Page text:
“My Hero Academia”, the anime adaptation of Kohei Horikoshi’s manga of the same title, presents us a world where abnormality is the standard, and the amazing is in surplus. Eighty percent of the world’s population is born with some type of mutation; a quirk. These quirks come in varying levels of usefulness, potential, and power, and those born with the most impressive quirks often aim to become professional heroes.
Our protagonist, Izuku Midoriya, holds a fierce admiration of these professionals, and wishes to eventually become one, despite being born without any power. His life then dramatically changes when the #1 hero in the world, a hero named All Might, is taken by Izuku’s valor and gifts him with the inheritance of his own quirk, a strength-based power named One for All. Izuku’s body is entirely unprepared to wield such a power, and he is initially unable to control it, but is nonetheless accepted into the top hero-school in the country. Here he is forced to keep up with his peers, many of whom have unique powers never before displayed in modern media.
How then, does Izuku, a super-strength based hero, captivate and inspire the audience? The answer lies in how the show uses Izuku’s unique situation to shape One for All as its own entity, rather than an inherent aspect of Izuku himself, separately furthering both Izuku as a character and One for All as a power.
One for All stands apart from other depictions of super-strength in that we get an actual visualization of the consequences to its irresponsible wielding. In its consequences, we get a grasp on the true magnitude of its devastative potential, and learn to respect One for All as a force independent from our hero.
Upon inheritance, Izuku’s body is in no way prepared for the scope of One for All’s power. For many months, he is unable to ration how much of his power he utilizes, and any punch thrown while using One for All will shatter his bones and rip apart the muscles in his arm. Izuku must be able to fight strategically, then, and not with brute force. This is where Izuku’s character really shines—due to spending the majority of his life without a quirk, yet still holding aspirations to become a hero, Izuku is used to being reliant on his strategic capacity.
This means that even when the current power-possessing Izuku is unable to utilize One for All, he is still able to hold his own against powerful opponents. This separates him from other super-strength wielders, who are often entirely reliant on their power, and built completely around it. It gives Izuku layers of extra dimensionality– he exists beyond the strength he has inherited. Not only is this inspiring to the audience, it also helps him to stand out among other heroes—both in My Hero Academia and in media beyond.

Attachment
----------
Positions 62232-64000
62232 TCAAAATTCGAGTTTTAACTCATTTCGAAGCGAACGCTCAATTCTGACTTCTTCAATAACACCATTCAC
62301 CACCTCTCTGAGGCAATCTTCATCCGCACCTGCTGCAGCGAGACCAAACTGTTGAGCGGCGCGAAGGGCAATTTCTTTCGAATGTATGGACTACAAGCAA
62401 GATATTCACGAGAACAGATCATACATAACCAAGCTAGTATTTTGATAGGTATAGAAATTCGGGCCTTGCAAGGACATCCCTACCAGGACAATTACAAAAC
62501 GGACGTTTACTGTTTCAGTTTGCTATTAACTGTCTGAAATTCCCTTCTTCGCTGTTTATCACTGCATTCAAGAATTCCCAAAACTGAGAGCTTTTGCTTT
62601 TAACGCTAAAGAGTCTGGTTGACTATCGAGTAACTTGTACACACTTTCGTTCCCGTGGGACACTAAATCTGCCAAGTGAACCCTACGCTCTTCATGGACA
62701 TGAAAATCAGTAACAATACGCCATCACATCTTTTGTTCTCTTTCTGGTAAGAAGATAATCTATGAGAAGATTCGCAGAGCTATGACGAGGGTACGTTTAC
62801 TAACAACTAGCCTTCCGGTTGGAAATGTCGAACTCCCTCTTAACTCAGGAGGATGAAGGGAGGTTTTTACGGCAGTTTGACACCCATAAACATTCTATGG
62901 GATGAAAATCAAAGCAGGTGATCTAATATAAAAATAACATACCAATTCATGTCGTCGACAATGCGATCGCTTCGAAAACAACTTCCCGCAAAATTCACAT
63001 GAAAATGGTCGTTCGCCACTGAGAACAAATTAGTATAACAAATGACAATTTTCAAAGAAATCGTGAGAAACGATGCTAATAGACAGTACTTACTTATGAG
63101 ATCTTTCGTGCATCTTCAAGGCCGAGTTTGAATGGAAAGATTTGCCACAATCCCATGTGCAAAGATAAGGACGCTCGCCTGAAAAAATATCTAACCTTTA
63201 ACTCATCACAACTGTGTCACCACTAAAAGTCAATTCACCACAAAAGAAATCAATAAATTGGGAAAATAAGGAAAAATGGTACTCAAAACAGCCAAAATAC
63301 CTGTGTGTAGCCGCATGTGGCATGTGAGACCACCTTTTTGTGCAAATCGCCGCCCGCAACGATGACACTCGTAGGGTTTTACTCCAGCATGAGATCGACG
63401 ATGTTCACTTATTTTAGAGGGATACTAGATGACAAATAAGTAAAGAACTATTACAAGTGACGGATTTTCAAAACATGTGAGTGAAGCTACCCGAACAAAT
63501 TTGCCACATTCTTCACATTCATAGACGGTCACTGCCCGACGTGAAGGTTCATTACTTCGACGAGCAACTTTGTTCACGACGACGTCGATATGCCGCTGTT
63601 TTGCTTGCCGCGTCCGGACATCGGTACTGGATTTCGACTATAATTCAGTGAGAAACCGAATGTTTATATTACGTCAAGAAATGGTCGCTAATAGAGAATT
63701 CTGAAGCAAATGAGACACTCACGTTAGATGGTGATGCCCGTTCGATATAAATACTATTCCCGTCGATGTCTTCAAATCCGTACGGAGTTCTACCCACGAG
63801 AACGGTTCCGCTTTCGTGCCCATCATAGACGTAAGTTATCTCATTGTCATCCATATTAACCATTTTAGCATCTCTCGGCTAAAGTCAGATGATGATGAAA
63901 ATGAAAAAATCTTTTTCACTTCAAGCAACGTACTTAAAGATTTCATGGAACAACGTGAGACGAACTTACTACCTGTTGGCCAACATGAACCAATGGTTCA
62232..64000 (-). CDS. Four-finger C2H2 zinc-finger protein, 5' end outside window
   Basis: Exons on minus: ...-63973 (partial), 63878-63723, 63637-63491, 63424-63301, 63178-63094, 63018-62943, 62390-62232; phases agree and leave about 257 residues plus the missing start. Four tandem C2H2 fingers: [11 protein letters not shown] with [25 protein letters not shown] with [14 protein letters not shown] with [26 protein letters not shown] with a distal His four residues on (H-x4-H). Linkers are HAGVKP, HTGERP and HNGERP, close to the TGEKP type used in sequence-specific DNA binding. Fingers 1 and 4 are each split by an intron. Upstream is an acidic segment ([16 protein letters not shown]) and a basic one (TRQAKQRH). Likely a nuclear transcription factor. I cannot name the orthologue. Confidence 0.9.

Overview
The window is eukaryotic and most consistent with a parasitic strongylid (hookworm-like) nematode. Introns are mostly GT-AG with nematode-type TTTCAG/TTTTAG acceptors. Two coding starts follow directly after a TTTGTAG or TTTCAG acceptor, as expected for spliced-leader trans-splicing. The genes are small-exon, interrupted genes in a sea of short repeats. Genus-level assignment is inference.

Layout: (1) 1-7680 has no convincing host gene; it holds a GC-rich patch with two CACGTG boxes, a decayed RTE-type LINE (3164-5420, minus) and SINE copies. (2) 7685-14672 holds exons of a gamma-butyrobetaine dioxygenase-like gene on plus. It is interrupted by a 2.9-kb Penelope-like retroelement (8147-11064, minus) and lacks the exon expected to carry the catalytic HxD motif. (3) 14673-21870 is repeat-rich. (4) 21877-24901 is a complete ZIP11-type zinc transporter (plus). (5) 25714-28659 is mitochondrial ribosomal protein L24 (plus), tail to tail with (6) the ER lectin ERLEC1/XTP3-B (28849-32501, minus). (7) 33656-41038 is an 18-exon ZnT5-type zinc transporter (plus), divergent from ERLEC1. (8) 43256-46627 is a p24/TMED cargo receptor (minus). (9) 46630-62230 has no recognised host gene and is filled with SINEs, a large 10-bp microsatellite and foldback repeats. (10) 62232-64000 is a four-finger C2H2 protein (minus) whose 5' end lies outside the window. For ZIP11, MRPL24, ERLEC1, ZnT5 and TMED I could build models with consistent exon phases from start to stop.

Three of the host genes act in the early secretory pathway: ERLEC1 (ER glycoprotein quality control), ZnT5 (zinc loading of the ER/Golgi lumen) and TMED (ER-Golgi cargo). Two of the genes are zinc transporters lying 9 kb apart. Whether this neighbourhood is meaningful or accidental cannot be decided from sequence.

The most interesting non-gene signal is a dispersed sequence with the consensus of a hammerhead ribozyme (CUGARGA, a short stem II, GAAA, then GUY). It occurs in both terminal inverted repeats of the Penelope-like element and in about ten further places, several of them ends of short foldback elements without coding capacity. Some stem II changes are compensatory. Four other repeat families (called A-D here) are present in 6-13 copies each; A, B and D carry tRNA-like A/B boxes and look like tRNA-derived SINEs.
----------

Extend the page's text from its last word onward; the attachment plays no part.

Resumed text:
Often in superhero media, there’s a narrative of “responsibility with power”, which serves as an important developmental tool and a plays well as a practical rationalization of enhanced capability. However, this responsibility is often depicted as ‘not being an ass’ and not using your power for fun or malicious intent. In Izuku’s situation, however, All for One forces its own responsibility upon him—if he is not apprehensive during combat, he will literally obliterate his arms. Izuku must learn to control One for All, he must teach himself ways to use fractions of his power, fractions that won’t result in self-destruction. One for All is thereby brought to life by the taming process Izuku must endure. As he develops and builds his body’s strength, we see Izuku begin to control the power he wields. He teaches himself how to allocate small percentages of One for All to certain areas of his body, allowing himself to use marginal bits of enhanced strength, preserving himself during a fight.
The beauty, however, lies in the audience’s memory of the strength he has tucked away. We have seen what One for All is capable of, and we know its potential is constantly surging through Izuku’s veins, waiting to explode. This gives his power a vivacity, a personality unseen in other strength-based powers. Whereas other heroes in media repeatedly and repetitively fight with their full strength, Izuku must be precise with his—he only has so many limbs to break. One for All is a beast which must be tamed, and our protagonist is the handler. Therefore, when Izuku chooses to let One for All out of its restraints, it’s a treat unlike any other. It’s a payoff to the audience, a rewarding climax; knowing that there’s a situation so desperate that our hero must injure himself to survive. It’s a unique dynamic, and a dynamic only possible thanks to the sheer magnitude of One for All’s power.
Overall, “My Hero Academia” shapes One for All and Izuku Midoriya as separate entities, allowing the audience to appreciate the pros and cons of both all while watching their developments unfold simultaneously. The bravery and determination of Izuku and the remarkable devastative potential of One for All may not be unique traits in their own right, but the separation of character from power allows them to build off of each other in a way that is novel to superhero media. Therefore, when they come together in times of crisis, they evoke an excitement unattainable by any superhuman strength that may have come before.